Japanese semiconductor companies are making major adjustments following the U.S. Department of Commerce’s issuance of new export controls. As of September 15, even non-American companies are barred from selling electronic components to Huawei if those components contain U.S.-made technology.
However, Japanese semiconductor firms sold an estimated $10.4 billion worth of goods to the Shenzhen, China-based conglomerate last year. As a result, the country’s chipmakers are trying to acquire new clients as quickly as possible.
Wary of incurring severe penalties and losing access to mission-critical software and equipment, Japan’s chipmakers are moving quickly to comply with the Commerce Department’s updated trade policies.
However, many of the country’s electronic components vendors are feeling the sting from having to make rapid operational changes.
Sony ended its multibillion-dollar image sensors supply deal with Huawei earlier this week. Last month, the company reduced its fiscal year capital expenditure targets by $470 million to compensate for the lost revenue.
Renesas Electronics, which previously provided Huawei with 5G base station components, also cut ties with its old client. The corporation is currently increasing its marketing outreach to Ericsson and Nokia, two of the world’s leading networking gear providers.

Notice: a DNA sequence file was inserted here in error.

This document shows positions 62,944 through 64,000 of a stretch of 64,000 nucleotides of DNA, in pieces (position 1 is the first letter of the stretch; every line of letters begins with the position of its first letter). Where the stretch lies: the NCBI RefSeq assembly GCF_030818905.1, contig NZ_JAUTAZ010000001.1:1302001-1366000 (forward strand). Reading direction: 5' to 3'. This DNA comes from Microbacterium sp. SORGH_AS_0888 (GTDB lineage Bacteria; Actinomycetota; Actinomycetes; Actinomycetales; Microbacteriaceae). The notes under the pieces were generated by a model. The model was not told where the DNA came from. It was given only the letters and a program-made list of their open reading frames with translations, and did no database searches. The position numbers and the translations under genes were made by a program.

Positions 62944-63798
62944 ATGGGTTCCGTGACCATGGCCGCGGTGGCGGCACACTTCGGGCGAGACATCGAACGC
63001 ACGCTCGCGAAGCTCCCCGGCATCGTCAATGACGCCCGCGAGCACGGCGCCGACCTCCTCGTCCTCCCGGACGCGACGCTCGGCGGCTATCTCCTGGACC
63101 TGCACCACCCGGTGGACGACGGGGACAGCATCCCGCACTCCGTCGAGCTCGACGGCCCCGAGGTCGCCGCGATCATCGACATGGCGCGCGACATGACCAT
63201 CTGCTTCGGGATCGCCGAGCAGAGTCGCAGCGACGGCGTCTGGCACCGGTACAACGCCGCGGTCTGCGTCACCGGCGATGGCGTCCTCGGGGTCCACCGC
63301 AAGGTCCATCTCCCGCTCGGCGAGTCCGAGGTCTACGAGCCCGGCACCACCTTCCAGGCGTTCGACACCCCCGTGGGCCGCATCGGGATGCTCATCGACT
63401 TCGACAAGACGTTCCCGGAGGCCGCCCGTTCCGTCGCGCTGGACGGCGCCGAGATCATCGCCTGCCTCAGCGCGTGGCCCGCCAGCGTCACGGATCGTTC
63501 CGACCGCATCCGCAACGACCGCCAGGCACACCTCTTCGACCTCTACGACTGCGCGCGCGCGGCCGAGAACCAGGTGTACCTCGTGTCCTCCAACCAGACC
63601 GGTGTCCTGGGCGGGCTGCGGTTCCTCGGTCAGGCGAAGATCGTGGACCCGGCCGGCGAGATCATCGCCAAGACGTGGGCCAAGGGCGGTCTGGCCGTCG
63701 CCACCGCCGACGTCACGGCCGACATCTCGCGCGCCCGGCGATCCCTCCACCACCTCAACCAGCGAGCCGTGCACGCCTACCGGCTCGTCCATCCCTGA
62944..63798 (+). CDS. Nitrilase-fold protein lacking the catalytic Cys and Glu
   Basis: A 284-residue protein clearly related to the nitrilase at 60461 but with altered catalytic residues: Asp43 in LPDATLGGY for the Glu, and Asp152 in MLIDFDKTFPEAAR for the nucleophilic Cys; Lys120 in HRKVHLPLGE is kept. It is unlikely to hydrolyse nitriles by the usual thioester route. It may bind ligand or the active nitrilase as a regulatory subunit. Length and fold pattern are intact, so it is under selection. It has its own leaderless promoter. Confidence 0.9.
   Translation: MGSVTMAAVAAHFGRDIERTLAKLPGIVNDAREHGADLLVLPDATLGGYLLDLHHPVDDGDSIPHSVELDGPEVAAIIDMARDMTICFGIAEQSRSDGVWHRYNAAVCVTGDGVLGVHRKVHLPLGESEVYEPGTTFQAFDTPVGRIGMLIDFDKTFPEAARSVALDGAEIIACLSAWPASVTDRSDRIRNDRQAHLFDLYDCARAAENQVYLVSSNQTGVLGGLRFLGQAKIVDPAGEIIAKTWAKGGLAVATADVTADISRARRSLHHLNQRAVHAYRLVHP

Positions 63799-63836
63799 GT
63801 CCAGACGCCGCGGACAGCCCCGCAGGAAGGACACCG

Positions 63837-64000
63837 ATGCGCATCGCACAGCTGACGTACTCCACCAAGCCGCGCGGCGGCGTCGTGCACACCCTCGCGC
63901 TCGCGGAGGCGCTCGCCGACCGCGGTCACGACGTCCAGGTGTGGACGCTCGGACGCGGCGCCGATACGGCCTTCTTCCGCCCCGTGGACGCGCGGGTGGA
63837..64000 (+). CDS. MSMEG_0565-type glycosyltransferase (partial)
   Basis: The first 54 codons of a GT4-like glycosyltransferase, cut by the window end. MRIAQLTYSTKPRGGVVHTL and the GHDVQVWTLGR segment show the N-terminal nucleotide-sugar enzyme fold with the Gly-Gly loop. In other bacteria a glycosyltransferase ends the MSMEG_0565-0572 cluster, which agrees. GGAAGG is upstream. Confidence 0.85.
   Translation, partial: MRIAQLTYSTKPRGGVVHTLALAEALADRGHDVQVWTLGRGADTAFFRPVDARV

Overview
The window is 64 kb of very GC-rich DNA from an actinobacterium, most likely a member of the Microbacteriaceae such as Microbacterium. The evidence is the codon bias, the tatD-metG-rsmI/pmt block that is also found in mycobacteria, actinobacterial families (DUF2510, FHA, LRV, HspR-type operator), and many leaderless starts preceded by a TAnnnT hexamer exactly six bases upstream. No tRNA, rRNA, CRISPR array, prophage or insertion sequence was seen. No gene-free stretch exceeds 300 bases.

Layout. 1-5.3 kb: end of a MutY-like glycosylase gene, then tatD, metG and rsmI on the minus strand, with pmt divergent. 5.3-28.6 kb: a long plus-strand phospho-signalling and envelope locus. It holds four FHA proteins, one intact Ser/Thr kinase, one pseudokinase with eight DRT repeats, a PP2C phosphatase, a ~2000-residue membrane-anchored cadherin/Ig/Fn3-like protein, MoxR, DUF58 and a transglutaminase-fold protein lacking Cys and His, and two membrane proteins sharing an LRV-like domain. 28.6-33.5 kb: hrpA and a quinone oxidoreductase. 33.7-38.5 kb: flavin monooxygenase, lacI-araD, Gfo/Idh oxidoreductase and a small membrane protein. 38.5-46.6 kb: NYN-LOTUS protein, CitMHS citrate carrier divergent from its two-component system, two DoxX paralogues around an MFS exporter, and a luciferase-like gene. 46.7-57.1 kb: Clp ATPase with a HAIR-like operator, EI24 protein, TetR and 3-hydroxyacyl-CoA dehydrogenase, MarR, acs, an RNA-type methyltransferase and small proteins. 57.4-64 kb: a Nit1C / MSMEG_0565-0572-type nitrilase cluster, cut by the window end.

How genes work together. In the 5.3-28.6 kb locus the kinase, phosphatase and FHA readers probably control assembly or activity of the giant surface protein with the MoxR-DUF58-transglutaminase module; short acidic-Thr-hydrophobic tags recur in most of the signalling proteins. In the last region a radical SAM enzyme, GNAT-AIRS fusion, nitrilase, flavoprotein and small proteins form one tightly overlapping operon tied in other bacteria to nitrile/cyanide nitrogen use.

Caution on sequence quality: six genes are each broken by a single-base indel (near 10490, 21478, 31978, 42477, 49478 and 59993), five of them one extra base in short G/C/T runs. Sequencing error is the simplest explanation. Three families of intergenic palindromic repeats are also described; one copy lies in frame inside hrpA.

In addition, flash memory vendor Kioxia is working to fill Huawei’s place in its production schedule. The company hopes to re-task its factories to produce smartphone and data center chips for other electronics corporations. The firm likely wants to show its products are in demand ahead of its $3.6 billion initial public offering next month.
Amid making a flurry of immediate changes in response to Washington’s new trade rules, Japan semiconductor companies are also making some long-term adjustments.
For instance, Toshiba stopped all of its hard drive and component shipments on September 15. At present, the corporation is evaluating if the Commerce Department’s mandates will impact its in-progress orders. The reason being, the U.S. government stated it would sanction manufacturers found supplying parts to third-party companies that provide Huawei with American electronic components.
Similarly, Sony is considering applying to the U.S. government for a license to do business with its older partner. Recently, Samsung, MediaTek, and the Semiconductor Manufacturing International Corporation (SMIC) asked Washington for trade ban exemptions. However, the PlayStation maker is also looking into expanding its client component base to improve its revenue generation.
Given its massive past capital expenditures, Huawei’s absence from the global component supply chain will impact the sector for years to come. However, it is heartening to see Japan’s semiconductor industry moving with great speed to adapt to change.
The sooner the nation’s chipmakers adjust to recent market changes, the sooner they can return to growth.